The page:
Luge Yourself on a Mountainside
The news of the accidental death of a member of the Georgian luge team before the Olympics has made each competitive run down the icy track in British Columbia more difficult to watch. And yet the sight of the riders whizzing past, banking up curves, and rocketing down chutes, continues to thrill.
If fear of your own mortality and the prevalence of rainbow-colored Lycra get-ups hasn’t dampened your chronic need for speed, test your mettle with an icy joyride down one of the four combined tracks for bobsled, luge, and skeleton in the U.S.
+ Olympic Center, Lake Placid, New York: Plonk down $75 at the track built for the 1980 Winter Olympics, wedge yourself into a bobsled between a professional driver and a brakeman and shriek the half-mile length of iced track. For a mere $60, you can go it alone on a tiny skeleton sled, face-down and teeth rattling, your chin bouncing a heart-stopping few inches above the ice.
+ Olympic Park, Park City, Utah: Olympic Park charges $200 for a 4-person bobsled joyride. Skeleton riders have to be 14 or older but only pay $50 for the thrill. If you think you’ve got more than one run in you, opt for the $150 half-day introductory clinic for skeleton and for bobsled, which promise several runs per participant.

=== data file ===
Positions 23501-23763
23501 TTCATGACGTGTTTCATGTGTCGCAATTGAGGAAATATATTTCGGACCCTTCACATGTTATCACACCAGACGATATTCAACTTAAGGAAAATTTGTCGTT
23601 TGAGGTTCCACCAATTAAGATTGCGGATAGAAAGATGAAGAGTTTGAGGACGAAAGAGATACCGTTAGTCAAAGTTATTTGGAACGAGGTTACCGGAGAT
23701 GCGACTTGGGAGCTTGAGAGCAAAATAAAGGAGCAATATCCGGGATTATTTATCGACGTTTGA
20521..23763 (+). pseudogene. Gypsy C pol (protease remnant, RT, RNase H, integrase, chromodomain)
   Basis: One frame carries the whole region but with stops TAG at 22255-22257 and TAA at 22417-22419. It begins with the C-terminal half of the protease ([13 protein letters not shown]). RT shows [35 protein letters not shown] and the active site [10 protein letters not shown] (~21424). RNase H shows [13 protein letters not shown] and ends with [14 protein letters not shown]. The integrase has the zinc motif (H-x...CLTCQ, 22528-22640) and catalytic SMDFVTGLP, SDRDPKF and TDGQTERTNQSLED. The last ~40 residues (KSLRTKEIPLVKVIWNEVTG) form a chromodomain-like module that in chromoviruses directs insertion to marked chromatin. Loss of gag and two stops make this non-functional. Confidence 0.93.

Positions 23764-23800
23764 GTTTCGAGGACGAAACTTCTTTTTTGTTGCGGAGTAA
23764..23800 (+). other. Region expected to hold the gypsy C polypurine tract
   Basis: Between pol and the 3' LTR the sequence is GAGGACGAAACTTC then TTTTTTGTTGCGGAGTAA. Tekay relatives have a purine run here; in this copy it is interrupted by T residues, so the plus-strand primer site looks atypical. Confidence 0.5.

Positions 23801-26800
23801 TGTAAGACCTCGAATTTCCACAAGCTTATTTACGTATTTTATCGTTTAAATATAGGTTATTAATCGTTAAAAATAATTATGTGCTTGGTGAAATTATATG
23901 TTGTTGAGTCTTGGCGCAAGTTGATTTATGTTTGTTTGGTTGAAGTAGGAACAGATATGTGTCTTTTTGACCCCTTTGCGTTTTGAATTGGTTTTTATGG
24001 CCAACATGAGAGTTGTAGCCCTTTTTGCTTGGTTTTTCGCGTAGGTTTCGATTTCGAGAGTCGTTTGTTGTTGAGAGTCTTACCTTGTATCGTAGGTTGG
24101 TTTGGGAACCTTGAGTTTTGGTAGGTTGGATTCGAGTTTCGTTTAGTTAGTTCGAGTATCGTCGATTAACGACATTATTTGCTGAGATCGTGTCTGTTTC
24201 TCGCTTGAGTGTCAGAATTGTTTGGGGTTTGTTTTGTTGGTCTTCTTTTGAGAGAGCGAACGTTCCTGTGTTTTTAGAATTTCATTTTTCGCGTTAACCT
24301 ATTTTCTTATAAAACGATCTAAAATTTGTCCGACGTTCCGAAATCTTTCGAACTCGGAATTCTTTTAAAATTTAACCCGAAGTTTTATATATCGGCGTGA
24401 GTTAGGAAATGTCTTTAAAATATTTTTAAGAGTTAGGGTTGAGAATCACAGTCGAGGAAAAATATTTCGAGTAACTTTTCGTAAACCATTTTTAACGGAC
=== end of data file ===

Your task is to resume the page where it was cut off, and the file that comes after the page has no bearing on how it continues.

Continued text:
+ Muskegon Winter Sports Complex, Michigan: The third certified luge track in the country has the distinction of being home of U.S. luge champ Mark Grimmette. Its promotional video makes a persuasive, if noisy, argument for amateur pursuit of the luge. The track, open daily 10am-10pm, holds weekend workshops for novices but you can buy a single ticket to ride for $40.
+ Upper Peninsula Luge Club, Negaunee, Michigan: The fourth course, is a natural run—no elevated, refrigerated chute, but a iced-by-hand track hurtling between boards and snowbanks. This facility, up on Michigan’s Upper Peninsula at Lucy Hill lacks official certification but seems somehow less daunting. For one thing, the price of a ride with equipment is a very friendly $10. For another, only the bottom sixth of the track is open to the public. And, perhaps its most friendly aspect: The U.P. Luge Club runs a seasonal snack shack selling cocoa, hot dogs, and pizza for après luge mingling.
These tracks are open for winter runs through late March so make your plans to plunge down the slippery slope soon. Who knows? You just may be Olympic material, but at any rate, you can ramp up your cred at the local sledding hill.
Ann Shields is an online senior editor at Travel + Leisure.